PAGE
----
In short, a closed back headphone is just that, closed. It traps the sound inside, and thus results in a more boxed in, in your head type of feel. There are exceptions though. Some notable closed back headphones that I’ve tried that don’t sound closed:
Keep in mind, we haven’t gotten to the actual list yet, these are just some appetizers. 🙂
Sony MDR Z1R. One of the best examples of a closed headphone that sounds completely not. Lol. Also ridiculously expensive and probably not worth our time today, though it is up there with the best of the best. Learn more:Sony MDR Z1R Review.
AKG K550. This baby is sweet, and does provide a nice airy sound in a closed back temple. Great for mixing/mastering/reference, and could also be a good option for gaming. We’ll see if it makes the list soon. 😉
Status Audio CB 1. Rounding out this short list is the CB 1, a fantastic budget option and currently 5th (out of 6) in my Budget Kings series. I had read that this bad boy sounded pretty open and spacious, but I was a bit skeptical until I got my hands on a pair and boy howdy they do deliver! Learn more:Status Audio CB 1 Review.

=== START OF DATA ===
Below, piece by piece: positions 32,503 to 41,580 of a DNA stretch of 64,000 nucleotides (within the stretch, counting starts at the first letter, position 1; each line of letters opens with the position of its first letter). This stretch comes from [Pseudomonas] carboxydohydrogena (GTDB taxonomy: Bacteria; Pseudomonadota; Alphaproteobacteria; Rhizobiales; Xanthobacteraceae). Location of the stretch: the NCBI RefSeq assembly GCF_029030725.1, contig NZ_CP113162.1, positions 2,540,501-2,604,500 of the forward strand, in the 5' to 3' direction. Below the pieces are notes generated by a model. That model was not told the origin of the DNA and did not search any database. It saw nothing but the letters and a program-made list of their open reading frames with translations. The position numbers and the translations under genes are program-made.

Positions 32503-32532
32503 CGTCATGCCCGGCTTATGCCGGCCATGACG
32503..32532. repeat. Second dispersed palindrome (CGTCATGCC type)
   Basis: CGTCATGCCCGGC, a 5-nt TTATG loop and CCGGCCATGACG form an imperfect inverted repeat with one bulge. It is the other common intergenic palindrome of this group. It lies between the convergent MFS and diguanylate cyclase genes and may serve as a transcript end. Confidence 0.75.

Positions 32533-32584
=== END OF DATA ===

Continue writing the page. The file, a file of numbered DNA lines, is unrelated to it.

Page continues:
An open back leaks sound, and people will be able to hear what’s going on. It’s advised to use open back headphones in an isolated studio/gaming environment where you aren’t bothering anyone. That said, if the volume is low enough it’s not really a big deal for gaming. I have mine up fairly loud and when I take them off you really can’t hear that much from the standpoint of a video game situation. Shootouts and the like will get loud however, so keep that in mind.
With that laid out, let’s discuss the ongoing issue of the audiophile headphone vs. the gaming headset.
The Audiophile Headphone vs. The “Gaming Headset”